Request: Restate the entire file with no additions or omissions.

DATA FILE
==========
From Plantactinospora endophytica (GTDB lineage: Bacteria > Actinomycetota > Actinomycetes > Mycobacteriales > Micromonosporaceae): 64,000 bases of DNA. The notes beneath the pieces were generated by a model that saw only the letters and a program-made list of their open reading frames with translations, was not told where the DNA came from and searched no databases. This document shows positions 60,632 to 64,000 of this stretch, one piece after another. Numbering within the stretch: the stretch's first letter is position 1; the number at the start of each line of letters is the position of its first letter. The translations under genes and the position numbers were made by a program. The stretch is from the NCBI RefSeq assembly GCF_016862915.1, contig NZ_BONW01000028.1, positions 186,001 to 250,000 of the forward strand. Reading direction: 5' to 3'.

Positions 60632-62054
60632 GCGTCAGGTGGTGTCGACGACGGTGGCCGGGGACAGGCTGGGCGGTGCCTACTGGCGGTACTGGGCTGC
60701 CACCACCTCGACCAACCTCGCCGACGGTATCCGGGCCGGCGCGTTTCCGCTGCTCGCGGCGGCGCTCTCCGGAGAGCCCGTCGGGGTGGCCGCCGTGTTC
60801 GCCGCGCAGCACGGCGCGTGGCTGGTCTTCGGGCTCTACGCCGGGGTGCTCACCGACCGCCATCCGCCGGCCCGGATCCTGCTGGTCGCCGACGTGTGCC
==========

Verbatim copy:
From Plantactinospora endophytica (GTDB lineage: Bacteria > Actinomycetota > Actinomycetes > Mycobacteriales > Micromonosporaceae): 64,000 bases of DNA. The notes beneath the pieces were generated by a model that saw only the letters and a program-made list of their open reading frames with translations, was not told where the DNA came from and searched no databases. This document shows positions 60,632 to 64,000 of this stretch, one piece after another. Numbering within the stretch: the stretch's first letter is position 1; the number at the start of each line of letters is the position of its first letter. The translations under genes and the position numbers were made by a program. The stretch is from the NCBI RefSeq assembly GCF_016862915.1, contig NZ_BONW01000028.1, positions 186,001 to 250,000 of the forward strand. Reading direction: 5' to 3'.

Positions 60632-62054
60632 GCGTCAGGTGGTGTCGACGACGGTGGCCGGGGACAGGCTGGGCGGTGCCTACTGGCGGTACTGGGCTGC
60701 CACCACCTCGACCAACCTCGCCGACGGTATCCGGGCCGGCGCGTTTCCGCTGCTCGCGGCGGCGCTCTCCGGAGAGCCCGTCGGGGTGGCCGCCGTGTTC
60801 GCCGCGCAGCACGGCGCGTGGCTGGTCTTCGGGCTCTACGCCGGGGTGCTCACCGACCGCCATCCGCCGGCCCGGATCCTGCTGGTCGCCGACGTGTGCC